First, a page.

Flexible working. Feminism. Fun.

Want to make things better for mothers? Sort out paternity leave.

Want to make things better for mothers? Sort out paternity leave.

I can’t stop going on about how we need to improve things for working mothers. I go on Twitter planning to share some witty observation about the Dawson’s Creek 20 year reunion or something, and I find myself retweeting articles about the gender pay gap.

Whenever I tell myself that my followers are probably getting tired of all my armchair activism, I read stats like these and get going all over again:

Almost 90% of fathers with young children work full time.

Only 25% of mothers do.

Fewer than 7% of fathers with young children work part-time.

Over 38% of mothers do.

That’s…well, pretty fucked up.

Percentage of parents with a youngest child aged 3 or 4 who work full time and part time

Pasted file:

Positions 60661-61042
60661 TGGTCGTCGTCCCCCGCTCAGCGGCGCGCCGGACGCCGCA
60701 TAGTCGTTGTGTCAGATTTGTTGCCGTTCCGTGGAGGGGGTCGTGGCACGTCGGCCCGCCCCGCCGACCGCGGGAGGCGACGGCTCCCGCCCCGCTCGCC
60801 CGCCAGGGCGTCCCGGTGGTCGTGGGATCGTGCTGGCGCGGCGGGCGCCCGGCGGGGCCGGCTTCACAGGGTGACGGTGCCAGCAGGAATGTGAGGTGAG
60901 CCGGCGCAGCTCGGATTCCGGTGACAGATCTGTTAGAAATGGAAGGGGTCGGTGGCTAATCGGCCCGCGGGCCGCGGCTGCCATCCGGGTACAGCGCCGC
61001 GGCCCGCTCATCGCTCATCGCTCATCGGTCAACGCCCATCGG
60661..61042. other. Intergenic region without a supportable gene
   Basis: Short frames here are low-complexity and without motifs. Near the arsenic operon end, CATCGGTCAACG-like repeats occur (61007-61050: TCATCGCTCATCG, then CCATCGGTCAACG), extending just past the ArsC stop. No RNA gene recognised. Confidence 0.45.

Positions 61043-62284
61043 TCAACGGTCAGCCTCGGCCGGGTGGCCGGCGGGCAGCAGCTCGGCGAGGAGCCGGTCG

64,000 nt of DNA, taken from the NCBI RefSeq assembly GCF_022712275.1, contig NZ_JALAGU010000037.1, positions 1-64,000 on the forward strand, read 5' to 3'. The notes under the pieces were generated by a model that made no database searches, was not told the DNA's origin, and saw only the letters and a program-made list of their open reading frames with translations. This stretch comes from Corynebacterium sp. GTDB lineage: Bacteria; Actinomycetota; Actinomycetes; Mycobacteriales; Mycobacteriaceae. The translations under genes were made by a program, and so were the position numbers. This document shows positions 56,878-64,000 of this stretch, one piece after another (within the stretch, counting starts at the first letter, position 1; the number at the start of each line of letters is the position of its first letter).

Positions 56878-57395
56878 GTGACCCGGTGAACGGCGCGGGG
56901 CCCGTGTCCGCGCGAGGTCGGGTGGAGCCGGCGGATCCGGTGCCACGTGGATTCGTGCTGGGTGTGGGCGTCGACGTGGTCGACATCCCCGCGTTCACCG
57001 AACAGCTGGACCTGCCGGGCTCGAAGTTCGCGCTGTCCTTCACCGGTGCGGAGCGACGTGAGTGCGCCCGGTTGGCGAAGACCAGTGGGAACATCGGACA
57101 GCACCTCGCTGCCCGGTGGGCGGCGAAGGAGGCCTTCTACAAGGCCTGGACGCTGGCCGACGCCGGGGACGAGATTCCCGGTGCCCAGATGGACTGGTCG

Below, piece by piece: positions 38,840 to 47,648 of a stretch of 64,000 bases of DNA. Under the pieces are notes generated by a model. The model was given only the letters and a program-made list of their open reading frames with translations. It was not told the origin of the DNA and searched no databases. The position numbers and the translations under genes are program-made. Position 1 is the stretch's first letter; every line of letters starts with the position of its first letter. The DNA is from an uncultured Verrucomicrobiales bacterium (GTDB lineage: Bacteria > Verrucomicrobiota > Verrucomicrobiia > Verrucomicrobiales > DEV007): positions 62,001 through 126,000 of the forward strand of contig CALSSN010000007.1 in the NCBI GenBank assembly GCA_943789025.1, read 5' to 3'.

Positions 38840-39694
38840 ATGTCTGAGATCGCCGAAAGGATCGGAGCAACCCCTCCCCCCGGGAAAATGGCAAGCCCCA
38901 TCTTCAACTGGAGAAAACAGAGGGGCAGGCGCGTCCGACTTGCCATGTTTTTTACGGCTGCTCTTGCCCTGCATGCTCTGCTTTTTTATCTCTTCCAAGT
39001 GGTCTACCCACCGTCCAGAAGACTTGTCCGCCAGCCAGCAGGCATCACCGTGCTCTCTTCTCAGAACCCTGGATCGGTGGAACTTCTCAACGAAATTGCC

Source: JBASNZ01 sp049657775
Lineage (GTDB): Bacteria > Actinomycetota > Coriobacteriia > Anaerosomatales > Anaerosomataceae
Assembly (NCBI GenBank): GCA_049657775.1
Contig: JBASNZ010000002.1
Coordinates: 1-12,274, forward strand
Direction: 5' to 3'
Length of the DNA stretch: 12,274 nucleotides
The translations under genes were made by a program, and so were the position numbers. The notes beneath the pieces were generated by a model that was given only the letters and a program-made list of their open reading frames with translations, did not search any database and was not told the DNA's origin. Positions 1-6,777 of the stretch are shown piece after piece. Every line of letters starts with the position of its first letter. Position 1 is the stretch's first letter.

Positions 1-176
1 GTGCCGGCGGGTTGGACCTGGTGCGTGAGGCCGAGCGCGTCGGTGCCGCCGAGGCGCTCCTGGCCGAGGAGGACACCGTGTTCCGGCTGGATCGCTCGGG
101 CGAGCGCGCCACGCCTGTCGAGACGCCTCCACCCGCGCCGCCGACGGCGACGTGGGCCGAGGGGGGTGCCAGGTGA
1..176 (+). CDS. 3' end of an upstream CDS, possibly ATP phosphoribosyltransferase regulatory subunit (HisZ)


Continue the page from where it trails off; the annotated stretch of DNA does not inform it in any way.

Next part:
I was wondering how many of those 38% of women who work part-time (like me) are doing it by choice rather than circumstance (childcare costs, societal expectations), and then it occurred to me: should I be asking the same question about men? How many of those full-time fathers are doing it by choice? If taking time off to raise children was more financially viable and socially acceptable, would more men do it?

“Parental leave and the gender pay gap are closely linked,” said Maria Miller, the chair of a committee of MPs that is recommending that fathers get the option of 12 weeks’ paid, ‘use it or lose it’ paternity leave. “Until we get it right for dads we can’t get it right for mums.”